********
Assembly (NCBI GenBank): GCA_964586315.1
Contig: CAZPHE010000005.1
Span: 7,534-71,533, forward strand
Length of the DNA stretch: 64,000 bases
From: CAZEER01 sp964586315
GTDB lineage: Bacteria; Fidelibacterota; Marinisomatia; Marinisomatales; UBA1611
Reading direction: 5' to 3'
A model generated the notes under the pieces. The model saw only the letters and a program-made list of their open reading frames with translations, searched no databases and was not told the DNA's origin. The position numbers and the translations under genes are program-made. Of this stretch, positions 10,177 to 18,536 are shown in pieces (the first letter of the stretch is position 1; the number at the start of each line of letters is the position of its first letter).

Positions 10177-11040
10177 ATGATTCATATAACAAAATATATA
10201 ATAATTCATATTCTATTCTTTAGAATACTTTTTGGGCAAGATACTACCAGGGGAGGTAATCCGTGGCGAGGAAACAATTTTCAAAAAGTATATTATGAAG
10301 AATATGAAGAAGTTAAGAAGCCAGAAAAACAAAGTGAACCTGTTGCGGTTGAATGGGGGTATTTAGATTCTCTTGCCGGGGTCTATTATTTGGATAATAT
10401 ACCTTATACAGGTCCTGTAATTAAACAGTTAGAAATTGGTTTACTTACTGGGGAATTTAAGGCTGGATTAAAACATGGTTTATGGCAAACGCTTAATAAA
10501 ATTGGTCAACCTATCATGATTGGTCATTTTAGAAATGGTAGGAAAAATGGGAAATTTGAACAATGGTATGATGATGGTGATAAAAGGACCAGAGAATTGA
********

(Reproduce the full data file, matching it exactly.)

Assembly (NCBI GenBank): GCA_964586315.1
Contig: CAZPHE010000005.1
Span: 7,534-71,533, forward strand
Length of the DNA stretch: 64,000 bases
From: CAZEER01 sp964586315
GTDB lineage: Bacteria; Fidelibacterota; Marinisomatia; Marinisomatales; UBA1611
Reading direction: 5' to 3'
A model generated the notes under the pieces. The model saw only the letters and a program-made list of their open reading frames with translations, searched no databases and was not told the DNA's origin. The position numbers and the translations under genes are program-made. Of this stretch, positions 10,177 to 18,536 are shown in pieces (the first letter of the stretch is position 1; the number at the start of each line of letters is the position of its first letter).

Positions 10177-11040
10177 ATGATTCATATAACAAAATATATA
10201 ATAATTCATATTCTATTCTTTAGAATACTTTTTGGGCAAGATACTACCAGGGGAGGTAATCCGTGGCGAGGAAACAATTTTCAAAAAGTATATTATGAAG
10301 AATATGAAGAAGTTAAGAAGCCAGAAAAACAAAGTGAACCTGTTGCGGTTGAATGGGGGTATTTAGATTCTCTTGCCGGGGTCTATTATTTGGATAATAT
10401 ACCTTATACAGGTCCTGTAATTAAACAGTTAGAAATTGGTTTACTTACTGGGGAATTTAAGGCTGGATTAAAACATGGTTTATGGCAAACGCTTAATAAA
10501 ATTGGTCAACCTATCATGATTGGTCATTTTAGAAATGGTAGGAAAAATGGGAAATTTGAACAATGGTATGATGATGGTGATAAAAGGACCAGAGAATTGA